3. Demonstrate that the basics for risk management and control have been covered: act to protect by developing knowledge and learning alongside building experience.
    See Section 2A, Chapter 4.
  4. Explain the structure and quality of accountability offered by each department, the risk and compliance teams, the risk committee, internal and external audit, the audit committee and the board.
    Look at ISACA’s approach.
    Refer to Section 2A, Chapter 4, Section 5.
  5. Share how the firm will deal with changing legal and regulatory requirements.  Taking the General Data Protection Regulation (GDPR) as the example, explain: how the firm keeps track of all information; how processes, systems and data centres are subject to regular adequacy reviews; and how all major and critical gaps are addressed.
    Help on the basics can be found in “CYBERSECURITY EXPOSED: The Cyber House Rules”, Meeuwisse R, 2017, Cyber Simplicity Ltd., ISBN 978-1-911452-09-6
    See Section 2A, Chapter 6.
  6. Explain how assurance over the collective behaviour and performance by all employees is measured by the senior executives and internal and external auditors to ensure outcomes are as intended.
    Look at Section 1, Chapter 3 and Section 2A, Chapter 8.
  7. Check that the assurances given internally are shared externally via the board or equivalents, and complemented by feedback from external agencies such as regulators and the relevant supply chains.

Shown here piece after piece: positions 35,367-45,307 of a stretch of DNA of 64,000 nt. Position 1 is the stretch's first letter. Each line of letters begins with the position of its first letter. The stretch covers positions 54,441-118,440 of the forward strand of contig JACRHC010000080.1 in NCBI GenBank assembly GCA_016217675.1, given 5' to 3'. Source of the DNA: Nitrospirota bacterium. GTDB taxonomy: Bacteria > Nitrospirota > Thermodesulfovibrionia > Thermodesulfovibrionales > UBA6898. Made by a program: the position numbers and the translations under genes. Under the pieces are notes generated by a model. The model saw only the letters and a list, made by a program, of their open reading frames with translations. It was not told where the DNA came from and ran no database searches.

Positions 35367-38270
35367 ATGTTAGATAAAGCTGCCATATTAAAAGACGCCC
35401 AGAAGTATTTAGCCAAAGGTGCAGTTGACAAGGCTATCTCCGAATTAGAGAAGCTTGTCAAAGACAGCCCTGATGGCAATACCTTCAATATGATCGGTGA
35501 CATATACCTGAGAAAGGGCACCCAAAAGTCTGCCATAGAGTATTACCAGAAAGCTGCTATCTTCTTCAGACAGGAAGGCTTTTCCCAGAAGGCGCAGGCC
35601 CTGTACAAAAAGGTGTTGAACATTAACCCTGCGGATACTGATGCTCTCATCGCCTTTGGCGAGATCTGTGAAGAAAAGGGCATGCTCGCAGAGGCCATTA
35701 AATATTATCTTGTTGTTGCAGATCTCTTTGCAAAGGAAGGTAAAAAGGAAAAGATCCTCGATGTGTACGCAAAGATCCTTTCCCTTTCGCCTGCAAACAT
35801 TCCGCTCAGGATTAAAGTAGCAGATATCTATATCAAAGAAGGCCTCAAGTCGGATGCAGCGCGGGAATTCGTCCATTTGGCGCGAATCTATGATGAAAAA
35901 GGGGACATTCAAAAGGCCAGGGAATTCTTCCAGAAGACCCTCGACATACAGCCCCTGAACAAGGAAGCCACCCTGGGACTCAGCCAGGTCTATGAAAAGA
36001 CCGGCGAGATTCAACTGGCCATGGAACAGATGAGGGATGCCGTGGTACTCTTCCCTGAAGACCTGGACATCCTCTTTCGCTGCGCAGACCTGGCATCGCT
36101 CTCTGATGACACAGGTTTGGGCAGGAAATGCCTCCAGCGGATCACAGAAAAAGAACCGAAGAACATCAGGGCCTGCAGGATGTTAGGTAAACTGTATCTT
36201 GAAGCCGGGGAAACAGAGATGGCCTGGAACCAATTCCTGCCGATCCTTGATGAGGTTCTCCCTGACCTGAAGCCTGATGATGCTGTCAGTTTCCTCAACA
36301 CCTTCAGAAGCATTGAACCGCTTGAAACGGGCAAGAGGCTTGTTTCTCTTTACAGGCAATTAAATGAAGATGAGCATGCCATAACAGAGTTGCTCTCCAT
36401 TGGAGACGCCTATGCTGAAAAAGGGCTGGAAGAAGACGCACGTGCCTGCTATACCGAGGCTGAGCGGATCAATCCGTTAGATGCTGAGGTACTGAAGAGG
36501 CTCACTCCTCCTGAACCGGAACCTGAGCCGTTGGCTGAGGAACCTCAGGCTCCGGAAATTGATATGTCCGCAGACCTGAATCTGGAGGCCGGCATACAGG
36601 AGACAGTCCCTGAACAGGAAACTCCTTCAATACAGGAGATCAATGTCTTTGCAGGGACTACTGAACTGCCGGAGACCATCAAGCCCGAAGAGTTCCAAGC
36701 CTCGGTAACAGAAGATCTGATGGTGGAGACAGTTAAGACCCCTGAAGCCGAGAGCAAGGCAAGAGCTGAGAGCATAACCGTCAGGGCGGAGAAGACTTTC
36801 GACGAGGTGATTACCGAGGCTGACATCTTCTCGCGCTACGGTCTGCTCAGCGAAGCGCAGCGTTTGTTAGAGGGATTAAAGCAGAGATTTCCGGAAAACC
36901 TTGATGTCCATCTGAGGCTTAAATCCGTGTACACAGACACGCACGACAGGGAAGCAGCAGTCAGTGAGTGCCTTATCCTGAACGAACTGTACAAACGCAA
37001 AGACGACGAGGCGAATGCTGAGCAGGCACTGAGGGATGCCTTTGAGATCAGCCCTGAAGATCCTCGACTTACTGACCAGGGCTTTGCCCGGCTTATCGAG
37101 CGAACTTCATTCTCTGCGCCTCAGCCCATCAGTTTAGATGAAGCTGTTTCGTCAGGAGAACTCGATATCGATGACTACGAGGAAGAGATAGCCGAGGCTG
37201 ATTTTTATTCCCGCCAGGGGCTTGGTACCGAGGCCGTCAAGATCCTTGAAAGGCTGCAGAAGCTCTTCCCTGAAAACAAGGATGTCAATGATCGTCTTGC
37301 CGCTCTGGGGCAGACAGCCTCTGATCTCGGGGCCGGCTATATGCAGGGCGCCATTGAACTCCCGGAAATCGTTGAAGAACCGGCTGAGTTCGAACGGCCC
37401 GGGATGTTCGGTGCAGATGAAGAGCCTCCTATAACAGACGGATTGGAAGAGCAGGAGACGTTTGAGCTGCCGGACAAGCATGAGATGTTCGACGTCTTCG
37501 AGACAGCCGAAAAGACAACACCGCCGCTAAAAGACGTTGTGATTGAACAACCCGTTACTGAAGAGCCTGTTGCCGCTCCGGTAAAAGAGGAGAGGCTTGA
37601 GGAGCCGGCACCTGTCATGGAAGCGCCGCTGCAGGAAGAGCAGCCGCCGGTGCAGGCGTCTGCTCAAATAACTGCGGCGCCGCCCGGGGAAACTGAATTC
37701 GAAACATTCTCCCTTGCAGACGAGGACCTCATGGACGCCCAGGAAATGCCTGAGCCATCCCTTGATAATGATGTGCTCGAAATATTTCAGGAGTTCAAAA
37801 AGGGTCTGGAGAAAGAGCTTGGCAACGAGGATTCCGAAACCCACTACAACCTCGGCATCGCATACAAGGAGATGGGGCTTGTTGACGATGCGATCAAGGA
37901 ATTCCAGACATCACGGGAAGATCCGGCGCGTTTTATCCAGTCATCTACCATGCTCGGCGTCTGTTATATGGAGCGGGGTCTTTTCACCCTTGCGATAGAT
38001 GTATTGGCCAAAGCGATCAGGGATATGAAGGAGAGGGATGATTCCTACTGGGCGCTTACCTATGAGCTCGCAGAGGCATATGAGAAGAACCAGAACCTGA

Refer to Section 1, Chapter 3.
  8. Watch out for complacency, indifference and ignorance masquerading as knowledge.
    Look at Section 2B, Chapter 4, Section 9.

Whenever accountability is modelled on a house of cards, it will collapse.  The UK supermarket chain, Tesco, did just that and the consequences were severe for stakeholders as well as the company:

09/03/17, Tesco to pay out nearly £10million to staff after payroll error
28/03/17, Tesco to pay redress for market abuse
28/03/17, Tesco to pay £129m penalty for accounting scandal
09/04/17, Tesco “buy one get none free” overcharging

Would COBIT 5 have prevented these?  The answer is ‘no’.  If people decide to deliberately misinform, they will do so regardless but, by applying COBIT 5 well, people at least internally have evidence of what is going on.  It will always be down to people whether they use that evidence to demonstrate accountability.

But COBIT 5 can support and maintain the virtuous circle of responsibility, accountability, sustainability and trustworthiness.  As it is a framework, its value relies on proper implementation.  Therefore, everyone needs a basic understanding of the COBIT 5 concepts, with those who use it understanding how to apply it.  Training people in COBIT 5 is a real investment in trustworthiness as it increases the overall professional capability of the firm.

The need for demonstrable accountability is here to stay.  Increasing cyber breaches are one example as to why.   Poor accountability equals untrustworthiness because it promotes the ethos of dishonesty, incompetency and unreliability.

Let COBIT 5 help your firm be trustworthy.